What I needed was to get away from myself.
I took my small hoard of coins to the horse races with a mind to enlarge it or be left destitute.
I went very early, in midafternoon. The sun was brutal. Only the riders and the judges ventured out under its rays, and even they withdrew every two or three races to be replaced by others.
Those of us with money at stake lay sprawled under the trees at the forest’s edge. None but men were in attendance so there was no limit to the consumption of aguardiente and many stripped down until only their lower parts were covered.
I lost twice, won once, and then, in a subsequent race, lost everything I had won.
Out of prudence, I called a temporary halt to the gambling. I had reason to fear that my wagers might be ill-advised; I was unable to get a good view of the horses from so far away. It behooved me to wait till the sun was lower in the sky. As the afternoon waned, I could go to the edge of the track, which would make it easier to assess the possibilities.
With nothing at stake in the contests to come, I strolled about among the groups and whiled away the time in idle talk. Finally, at some remove from all the others, I stretched out under a palm tree.
Only one man lay on the ground nearby, drunk and fast asleep, his breath whistling. He was an acquaintance of mine: a wealthy man.
I observed the start and first leg of another race. Then I grew drowsy and my eyelids closed.
By my calculation, I slept no more than moment. When I opened my eyes, the same horses were just trotting back from the finish line. But there followed an instant of bewilderment. Disoriented, I needed to take stock of everything that had surrounded me before I fell asleep.
I sought to focus on what was there: in front of me, the test races: I myself, seated here with my back against a tree trunk; the rest of them over to the side; nearby, the drunk. …Something indefinable was alive in the grass next to him, moving toward him. A spider, I intuited, and one of considerable dimensions. My thought was not for the sleeping man but for myself, though I judged the distance between us too great for any such vermin, however quick, to cross—particularly since I was forewarned.
Then I saw it more clearly. I made out its legs, long and very slender, which barely bent the thin blades of grass. Whether spiders with long thin legs were poisonous I did not know. I told myself that they were not.
The spider approached the drunk. From a quarter vara away, these spiders can leap and bite so that if taken by surprise, even a man who’s awake has no time to defend himself. I had no wish to move. I could crush it with my boot but would postpone until the last.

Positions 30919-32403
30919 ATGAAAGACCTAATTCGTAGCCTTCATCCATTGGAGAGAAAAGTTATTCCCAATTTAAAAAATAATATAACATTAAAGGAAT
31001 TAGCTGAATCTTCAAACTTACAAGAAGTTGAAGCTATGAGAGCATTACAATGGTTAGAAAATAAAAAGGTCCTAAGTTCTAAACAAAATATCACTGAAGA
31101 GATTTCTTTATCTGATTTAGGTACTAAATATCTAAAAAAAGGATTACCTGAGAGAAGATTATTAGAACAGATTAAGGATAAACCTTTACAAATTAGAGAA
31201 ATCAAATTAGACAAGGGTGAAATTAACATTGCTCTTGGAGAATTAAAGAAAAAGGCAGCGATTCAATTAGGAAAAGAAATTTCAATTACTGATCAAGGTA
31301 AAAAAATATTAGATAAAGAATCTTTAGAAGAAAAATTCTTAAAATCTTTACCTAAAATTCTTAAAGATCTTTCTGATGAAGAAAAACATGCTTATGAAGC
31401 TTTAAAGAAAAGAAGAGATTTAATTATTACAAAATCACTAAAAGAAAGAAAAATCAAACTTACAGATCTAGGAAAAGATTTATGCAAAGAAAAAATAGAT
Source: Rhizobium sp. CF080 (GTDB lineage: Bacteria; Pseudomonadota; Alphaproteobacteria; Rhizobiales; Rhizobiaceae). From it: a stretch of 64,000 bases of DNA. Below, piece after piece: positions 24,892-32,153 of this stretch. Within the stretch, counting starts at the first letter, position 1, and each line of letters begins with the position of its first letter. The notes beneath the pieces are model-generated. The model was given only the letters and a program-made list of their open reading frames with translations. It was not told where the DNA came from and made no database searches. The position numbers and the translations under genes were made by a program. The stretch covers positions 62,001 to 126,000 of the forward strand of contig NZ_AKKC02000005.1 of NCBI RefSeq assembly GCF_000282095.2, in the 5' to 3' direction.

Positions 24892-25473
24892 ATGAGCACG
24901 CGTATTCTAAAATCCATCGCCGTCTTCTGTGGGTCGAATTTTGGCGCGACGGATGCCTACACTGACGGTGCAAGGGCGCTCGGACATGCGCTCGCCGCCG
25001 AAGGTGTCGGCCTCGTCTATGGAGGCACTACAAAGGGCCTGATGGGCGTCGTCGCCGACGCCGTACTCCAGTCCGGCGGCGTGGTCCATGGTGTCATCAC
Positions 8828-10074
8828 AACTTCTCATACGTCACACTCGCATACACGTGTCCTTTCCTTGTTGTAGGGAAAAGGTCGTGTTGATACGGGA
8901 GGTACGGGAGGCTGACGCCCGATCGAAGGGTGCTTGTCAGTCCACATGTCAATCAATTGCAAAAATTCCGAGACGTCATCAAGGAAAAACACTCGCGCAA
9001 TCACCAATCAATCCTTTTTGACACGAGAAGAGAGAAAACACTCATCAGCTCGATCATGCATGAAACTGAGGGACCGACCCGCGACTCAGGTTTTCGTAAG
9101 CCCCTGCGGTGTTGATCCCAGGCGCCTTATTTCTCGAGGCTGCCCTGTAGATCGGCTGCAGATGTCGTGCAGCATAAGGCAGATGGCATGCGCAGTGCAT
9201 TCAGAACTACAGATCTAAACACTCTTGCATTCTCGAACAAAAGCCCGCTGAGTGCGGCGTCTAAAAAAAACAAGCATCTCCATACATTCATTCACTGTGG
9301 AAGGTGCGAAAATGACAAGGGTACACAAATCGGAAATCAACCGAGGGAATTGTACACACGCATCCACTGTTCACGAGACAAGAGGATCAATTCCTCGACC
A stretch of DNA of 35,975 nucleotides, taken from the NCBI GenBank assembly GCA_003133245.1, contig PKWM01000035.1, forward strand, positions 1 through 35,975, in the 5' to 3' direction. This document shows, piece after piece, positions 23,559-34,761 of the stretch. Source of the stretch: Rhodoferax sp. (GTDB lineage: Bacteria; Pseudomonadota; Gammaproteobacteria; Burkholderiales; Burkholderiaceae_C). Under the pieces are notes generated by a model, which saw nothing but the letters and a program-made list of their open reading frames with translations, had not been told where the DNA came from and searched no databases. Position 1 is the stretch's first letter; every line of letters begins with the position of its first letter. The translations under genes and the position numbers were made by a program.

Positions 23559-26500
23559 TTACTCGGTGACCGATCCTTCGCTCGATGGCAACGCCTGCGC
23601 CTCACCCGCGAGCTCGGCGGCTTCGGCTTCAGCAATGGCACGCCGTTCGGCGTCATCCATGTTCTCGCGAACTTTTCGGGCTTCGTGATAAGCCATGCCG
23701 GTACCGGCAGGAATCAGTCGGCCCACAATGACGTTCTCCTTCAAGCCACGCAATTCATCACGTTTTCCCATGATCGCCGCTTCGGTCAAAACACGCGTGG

The spider moved toward the sleeping head and I watched to see whether anything out of the ordinary would transpire. Would the man—obedient to some mysterious warning instinct—suddenly awaken and kill it? He did not. Now the insect was crawling in his hair. I didn’t see it climb up; I saw it there on him and then I was quite certain I should do nothing.
It stepped down the forehead, edged along the nose and mouth, extending its legs along the right cheek, then proceeded onto the neck. This is when it bites, I said to myself. It did not bite. It stretched up a leg and perched on the beard. The man’s snoring rustled the hair of his beard. This man’s snoring rustled the hair of his beard, which moved up and down, and I was certain that now the spider, feeling under attack, would bite. There it was, rising and falling on the tips of the beard.
The situation could not go on. It ended in the way I’d least imagined: The drunk gave a swift swipe of his great paw and sent the spider flying at least a vara through the air.
He might be awake now, I thought, and feared some rebuke for not having defended him. But his arm fell back in its former position, his whole body slack with pleasure in its repose. The snoring went on as loudly as before.
I got up to find the spider’s corpse. It had fallen on a patch of smooth red sand, not dead but crippled; the adventure had cost it four or five legs. I contemplated it for a moment then destroyed it with my heel.
I reviewed the episode. At no point had I felt any emotion, except when I imagined the man had wakened and was about to deliver himself of an entirely justified diatribe against me.
From Antonio di Benedetto’s 1956 novel Zama; English translation by Esther Allen (NYRB 2016).
Zama is the brutally funny story of Don Diego de Zama, a bored and horny americano wasting away in the provincial backwaters of Paraguay—the end of the world at the end of the 18th century. Zama fills his time with schemes of lust and petty pride, shirking his job as a nominal authority as much as possible. The passage above is, I think, representative of Di Benedetto’s rhetorical skill—he gives us a deceptively lucid first-person narrator who articulately elides key information—both from the reader and himself. We see here Zama’s continual slip into a Kafkaesque abyss. Lovely stuff.